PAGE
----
Over their lifetimes, one in three women in the world experience violence at the hands of an intimate partner. This disturbing number is the result of research carried out by the U.N. Women entity. According to the release, the experience of violence from a partner already affects one in four women between the ages of 14 and 25 years old.
In Melanesia, the number was even as high as one in two women. The highest rates of physical abuse by a partner were recorded in Oceania, followed by Southern Asia and Africa. The least developed countries combined score just a bit above the average at 39 percent, however.
According to the U.N., partner violence affects 641 million women globally, making it the most common type of violence affecting women. Only six percent of women globally report being sexually assaulted by someone other than their partner. While only 20 percent of the world’s murder victims are women, a majority of them are killed by a partner, former partner or family member.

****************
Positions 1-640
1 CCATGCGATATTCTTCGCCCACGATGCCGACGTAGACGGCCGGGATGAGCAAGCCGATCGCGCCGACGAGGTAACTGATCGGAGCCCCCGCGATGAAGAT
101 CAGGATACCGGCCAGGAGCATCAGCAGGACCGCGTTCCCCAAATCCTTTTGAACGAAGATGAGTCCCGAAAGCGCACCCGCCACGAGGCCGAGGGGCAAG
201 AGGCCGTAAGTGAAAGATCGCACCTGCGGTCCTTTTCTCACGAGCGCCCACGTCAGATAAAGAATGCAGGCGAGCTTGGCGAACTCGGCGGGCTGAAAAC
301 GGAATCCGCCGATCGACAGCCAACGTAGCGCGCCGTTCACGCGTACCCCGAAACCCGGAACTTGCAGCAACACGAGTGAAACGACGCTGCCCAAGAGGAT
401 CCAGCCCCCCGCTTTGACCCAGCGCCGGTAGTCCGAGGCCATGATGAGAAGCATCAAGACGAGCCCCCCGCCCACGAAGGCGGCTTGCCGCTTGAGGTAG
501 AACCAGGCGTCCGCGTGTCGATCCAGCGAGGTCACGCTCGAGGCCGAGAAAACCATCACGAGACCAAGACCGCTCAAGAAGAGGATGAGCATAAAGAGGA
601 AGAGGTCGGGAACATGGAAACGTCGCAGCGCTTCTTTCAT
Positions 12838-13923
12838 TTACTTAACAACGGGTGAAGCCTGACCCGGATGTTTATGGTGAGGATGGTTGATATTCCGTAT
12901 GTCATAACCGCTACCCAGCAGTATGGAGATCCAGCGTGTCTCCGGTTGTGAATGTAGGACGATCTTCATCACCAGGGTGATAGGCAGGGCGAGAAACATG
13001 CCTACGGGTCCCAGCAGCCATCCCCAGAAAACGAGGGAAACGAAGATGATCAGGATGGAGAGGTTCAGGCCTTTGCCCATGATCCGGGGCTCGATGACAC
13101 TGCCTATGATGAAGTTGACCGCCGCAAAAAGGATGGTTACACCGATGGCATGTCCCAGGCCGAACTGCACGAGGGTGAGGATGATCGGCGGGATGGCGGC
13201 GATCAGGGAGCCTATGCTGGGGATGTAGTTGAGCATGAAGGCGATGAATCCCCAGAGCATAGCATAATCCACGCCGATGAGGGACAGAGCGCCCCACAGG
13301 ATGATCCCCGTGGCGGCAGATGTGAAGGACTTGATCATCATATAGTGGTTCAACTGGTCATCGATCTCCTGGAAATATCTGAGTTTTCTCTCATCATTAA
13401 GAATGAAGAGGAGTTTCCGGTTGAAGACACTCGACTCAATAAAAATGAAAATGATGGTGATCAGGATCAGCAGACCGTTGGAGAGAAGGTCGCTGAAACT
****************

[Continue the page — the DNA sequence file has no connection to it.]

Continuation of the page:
“Violence against women is endemic in every country and culture, causing harm to millions of women and their families, and has been exacerbated by the COVID-19 pandemic,” WHO Director-General Tedros Adhanom Ghebreyesus commented. The report identified inequality as a risk factor for violence against women and urged countries to take systemic approach to the problem, embedding safeguards into their institutions, laws and policies.